Oh, you're a vet?!?!

-ramblings from a cranky vet.

Q & A- April 13, 2011

It’s that time again. Time to field some questions from my Twitter friends. Here we go!

1) From @AJEbsary “Why is there no cure yet for rat mycoplasma?”

First, I have to admit I have not thought about rat medicine since vet school… so this will be reaching back into the files in my brain…
Mycoplasma is the most common and well-known cause of respiratory infections in rats. Most respiratory infections in rats are assumed to be related in some way to Mycoplasma infection. It is very common and it is suspected that most rats obtained from places such as pet stores have already been exposed and may already be carriers. Mycoplasma itself is a fairly fragile organism and there are antibiotics that are effective against it, though it is difficult to completely eliminate the organism from animals, so many may remain carriers for life even without symptoms of illness. Also, it is often not the only infectious organism involved in respiratory illness, and when symptoms are noted it is often because the animal is also infected with other organisms, many viral, at the same time. Since viruses can not be treated directly, the illnesses are often not eliminated by just treating with antibiotics for Mycoplasma. Also, many animals that are having severe signs may also have other medical or immune issues causing the mycoplasma organism to make them clinically ill. The organism does not tend to live long outside the host, so keeping the environment and bedding clean and the area well ventilated is very helpful. The buildup of ammonia from dirty bedding can irritate the respiratory tract and make illness more likely. Use materials for housing that are easy to clean and disinfect such as plastic as opposed to wood.
Although the author is not a vet, I have read good things about this website with info about rat health and care from veterinarians who specialize in their treatment.
http://www.vin.com/WebLink.plx?URL=http://www.freewebs.com/crittercity/index.htm
I hope this helps!

2) From @tweet4animals: “From my mom… How long does a cat stay prego?”

First- I like your mom’s style. You can tell her I said that.
To answer her question, the normal gestation for a cat is 63-65 days, though Siamese cats may go a couple of days longer. A vet can often diagnose pregnancy by palpating the abdomen at around 3-4 weeks along. At 6 weeks and on, x-rays can be used to confirm as well as predict the number of kittens. Most, but not all, cats will seek seclusion when they are ready to give birth. Many become restless and may refuse food and water for 12-24 hours prior. Most cats do not require assistance, but it is important to make sure the membranes are removed from the kittens’ noses and mouths so that they can breathe. You may require veterinary assistance with the birth if you notice a kitten is stuck in the birth canal, the mother has strong contractions for 30 minutes without producing a kitten, there is a discharge with no births within a few hours, or there is mild labor for several hours with no kittens born. So… there you go!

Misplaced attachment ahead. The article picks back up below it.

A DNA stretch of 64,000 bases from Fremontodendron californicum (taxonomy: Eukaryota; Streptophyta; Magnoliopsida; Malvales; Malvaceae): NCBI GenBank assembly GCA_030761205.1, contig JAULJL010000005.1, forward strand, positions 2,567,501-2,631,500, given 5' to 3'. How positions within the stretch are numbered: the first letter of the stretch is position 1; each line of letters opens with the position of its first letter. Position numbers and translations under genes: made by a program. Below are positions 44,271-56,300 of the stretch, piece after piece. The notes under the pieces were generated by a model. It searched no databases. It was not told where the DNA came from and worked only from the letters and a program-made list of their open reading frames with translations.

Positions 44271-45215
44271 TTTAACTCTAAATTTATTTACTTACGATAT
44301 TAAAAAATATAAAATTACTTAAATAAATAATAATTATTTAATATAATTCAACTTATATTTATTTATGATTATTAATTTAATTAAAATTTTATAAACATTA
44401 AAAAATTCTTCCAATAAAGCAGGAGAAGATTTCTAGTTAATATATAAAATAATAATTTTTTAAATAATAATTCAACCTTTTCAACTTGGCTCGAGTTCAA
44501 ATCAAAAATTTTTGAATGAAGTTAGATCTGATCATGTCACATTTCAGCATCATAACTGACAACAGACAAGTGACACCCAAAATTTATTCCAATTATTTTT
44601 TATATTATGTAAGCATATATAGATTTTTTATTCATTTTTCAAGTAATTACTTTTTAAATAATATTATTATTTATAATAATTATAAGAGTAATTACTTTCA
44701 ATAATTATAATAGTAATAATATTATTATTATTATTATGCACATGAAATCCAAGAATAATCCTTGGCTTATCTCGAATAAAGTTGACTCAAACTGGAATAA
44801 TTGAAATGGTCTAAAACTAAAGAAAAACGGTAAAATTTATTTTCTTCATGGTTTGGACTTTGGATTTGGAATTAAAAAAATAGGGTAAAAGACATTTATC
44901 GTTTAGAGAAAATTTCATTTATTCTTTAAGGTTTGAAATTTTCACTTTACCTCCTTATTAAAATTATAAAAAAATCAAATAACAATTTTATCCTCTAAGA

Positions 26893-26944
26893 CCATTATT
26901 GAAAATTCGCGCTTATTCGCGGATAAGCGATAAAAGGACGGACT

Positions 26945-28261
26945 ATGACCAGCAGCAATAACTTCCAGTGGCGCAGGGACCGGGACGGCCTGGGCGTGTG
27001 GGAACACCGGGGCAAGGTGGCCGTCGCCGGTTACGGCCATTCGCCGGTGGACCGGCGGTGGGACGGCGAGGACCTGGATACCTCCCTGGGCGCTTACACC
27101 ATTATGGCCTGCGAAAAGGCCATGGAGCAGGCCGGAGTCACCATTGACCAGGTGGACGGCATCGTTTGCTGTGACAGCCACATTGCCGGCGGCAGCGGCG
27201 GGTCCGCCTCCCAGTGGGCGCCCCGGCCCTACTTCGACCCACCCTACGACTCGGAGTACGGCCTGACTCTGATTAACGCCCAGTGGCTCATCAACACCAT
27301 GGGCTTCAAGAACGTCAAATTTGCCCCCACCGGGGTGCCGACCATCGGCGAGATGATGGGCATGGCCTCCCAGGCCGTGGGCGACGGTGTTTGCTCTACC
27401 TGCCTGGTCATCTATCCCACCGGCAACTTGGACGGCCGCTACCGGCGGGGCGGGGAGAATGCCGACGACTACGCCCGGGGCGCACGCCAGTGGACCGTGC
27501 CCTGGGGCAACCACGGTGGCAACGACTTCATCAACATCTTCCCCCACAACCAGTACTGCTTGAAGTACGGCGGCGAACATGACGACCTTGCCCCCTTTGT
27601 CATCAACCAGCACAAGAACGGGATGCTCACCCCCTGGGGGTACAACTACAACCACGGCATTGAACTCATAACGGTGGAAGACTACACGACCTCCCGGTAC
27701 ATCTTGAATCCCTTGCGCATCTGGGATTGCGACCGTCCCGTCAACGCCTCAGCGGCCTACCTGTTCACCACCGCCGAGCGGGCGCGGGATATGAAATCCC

3) From @mimismutts: “Dear Cranky Vet, what 2 use for ear mites in dog that won’t burn her, she has never had them before she’s 4yrs old and much loved”

Itchy dirty ears are a very common problem of dogs and cats. While there are many over the counter products for ear mites, contrary to popular belief, ear mites are relatively uncommon in adult dogs and cats except for stray and feral populations. If you notice your dog has red, itchy, dirty, or smelly ears, it is more likely a bacterial or yeast infection. Some breeds such as cocker spaniels and basset hounds are predisposed due to their heavy, floppy ears which do not allow good air flow and trap moisture. Ear infections are also a very common manifestation of food and seasonal allergies, so a multi-faceted treatment approach may be necessary. The most important thing to do first is identify what is causing the infection. This can easily be done at a veterinarian’s office with an otoscopic exam and a look at the organisms under the microscope. Mites, yeast, and bacteria all have a unique appearance and can be readily identified. Cultures can also be taken of the material in the ears to determine the exact identity of the organism and the most effective medication to treat it. Usually, a deep and thorough ear cleaning is needed to remove all of the debris to allow any topical medications that may be prescribed to work more effectively. I would advise that you have a veterinarian examine the ears first to make sure the ear drum is intact before applying any cleaner or medication into the ear. Depending on the severity, oral medications for inflammation, allergies, and infection may also be needed. Left untreated, chronic ear infections can cause many long-term problems, including neurological problems, hematoma of the ear flap, and calcification of the ear canal and permanent damage that can not be reversed. There are no effective medications to treat bacterial or yeast infections available over the counter. Here is a great link with reliable information about ear infections in dogs.
http://www.veterinarypartner.com/Content.plx?P=A&S=0&C=0&A=632
Thank you for your question!

4) From @sizah1: “Did you hear about the miracle chihuahua of Dublin, VA? http://tinyurl.com/3bgrldn”

I hadn’t heard about that. Lucky dog! Though, I don’t tend to do warm and fuzzy commentary…

This concludes another fascinating entry of Ask the Vet Q & A. Thanks for reading!

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One thought on “Q & A- April 13, 2011

  1. Interesting blog. Your last blog title is a great one, because there is no body-text. Not complaining, just thought it was interesting. I wonder about many things in the veterinary profession.
    Love to read up on stuff like this. Keep up the good work!

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